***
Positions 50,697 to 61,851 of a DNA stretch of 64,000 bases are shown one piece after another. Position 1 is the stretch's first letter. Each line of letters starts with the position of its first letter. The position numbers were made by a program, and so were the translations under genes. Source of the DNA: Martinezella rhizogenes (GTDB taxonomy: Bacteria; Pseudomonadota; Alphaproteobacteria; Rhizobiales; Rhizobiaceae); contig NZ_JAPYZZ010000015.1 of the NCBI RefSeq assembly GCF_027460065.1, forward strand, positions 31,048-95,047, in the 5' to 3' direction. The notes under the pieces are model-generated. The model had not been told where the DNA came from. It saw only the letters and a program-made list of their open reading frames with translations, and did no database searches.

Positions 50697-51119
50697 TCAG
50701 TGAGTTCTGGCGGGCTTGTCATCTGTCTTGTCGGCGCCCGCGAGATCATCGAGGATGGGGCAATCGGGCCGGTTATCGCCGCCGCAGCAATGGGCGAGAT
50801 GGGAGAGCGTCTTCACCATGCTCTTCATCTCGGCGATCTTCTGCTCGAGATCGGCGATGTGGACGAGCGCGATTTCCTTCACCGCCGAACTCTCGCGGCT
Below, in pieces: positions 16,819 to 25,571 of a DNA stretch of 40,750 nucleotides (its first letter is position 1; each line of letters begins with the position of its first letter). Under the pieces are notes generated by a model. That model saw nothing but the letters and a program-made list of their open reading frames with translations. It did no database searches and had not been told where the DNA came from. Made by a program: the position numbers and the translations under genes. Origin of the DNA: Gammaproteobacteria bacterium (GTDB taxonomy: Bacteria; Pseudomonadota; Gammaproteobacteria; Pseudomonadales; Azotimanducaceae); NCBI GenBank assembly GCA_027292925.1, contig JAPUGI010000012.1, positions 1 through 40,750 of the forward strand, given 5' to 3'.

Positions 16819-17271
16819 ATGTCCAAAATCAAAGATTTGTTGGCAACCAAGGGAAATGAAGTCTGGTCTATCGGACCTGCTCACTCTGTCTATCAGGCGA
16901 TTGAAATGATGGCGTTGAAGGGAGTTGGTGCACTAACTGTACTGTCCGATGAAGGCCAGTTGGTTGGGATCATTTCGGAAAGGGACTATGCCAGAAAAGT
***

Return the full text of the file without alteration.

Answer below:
Positions 50,697 to 61,851 of a DNA stretch of 64,000 bases are shown one piece after another. Position 1 is the stretch's first letter. Each line of letters starts with the position of its first letter. The position numbers were made by a program, and so were the translations under genes. Source of the DNA: Martinezella rhizogenes (GTDB taxonomy: Bacteria; Pseudomonadota; Alphaproteobacteria; Rhizobiales; Rhizobiaceae); contig NZ_JAPYZZ010000015.1 of the NCBI RefSeq assembly GCF_027460065.1, forward strand, positions 31,048-95,047, in the 5' to 3' direction. The notes under the pieces are model-generated. The model had not been told where the DNA came from. It saw only the letters and a program-made list of their open reading frames with translations, and did no database searches.

Positions 50697-51119
50697 TCAG
50701 TGAGTTCTGGCGGGCTTGTCATCTGTCTTGTCGGCGCCCGCGAGATCATCGAGGATGGGGCAATCGGGCCGGTTATCGCCGCCGCAGCAATGGGCGAGAT
50801 GGGAGAGCGTCTTCACCATGCTCTTCATCTCGGCGATCTTCTGCTCGAGATCGGCGATGTGGACGAGCGCGATTTCCTTCACCGCCGAACTCTCGCGGCT
Below, in pieces: positions 16,819 to 25,571 of a DNA stretch of 40,750 nucleotides (its first letter is position 1; each line of letters begins with the position of its first letter). Under the pieces are notes generated by a model. That model saw nothing but the letters and a program-made list of their open reading frames with translations. It did no database searches and had not been told where the DNA came from. Made by a program: the position numbers and the translations under genes. Origin of the DNA: Gammaproteobacteria bacterium (GTDB taxonomy: Bacteria; Pseudomonadota; Gammaproteobacteria; Pseudomonadales; Azotimanducaceae); NCBI GenBank assembly GCA_027292925.1, contig JAPUGI010000012.1, positions 1 through 40,750 of the forward strand, given 5' to 3'.

Positions 16819-17271
16819 ATGTCCAAAATCAAAGATTTGTTGGCAACCAAGGGAAATGAAGTCTGGTCTATCGGACCTGCTCACTCTGTCTATCAGGCGA
16901 TTGAAATGATGGCGTTGAAGGGAGTTGGTGCACTAACTGTACTGTCCGATGAAGGCCAGTTGGTTGGGATCATTTCGGAAAGGGACTATGCCAGAAAAGT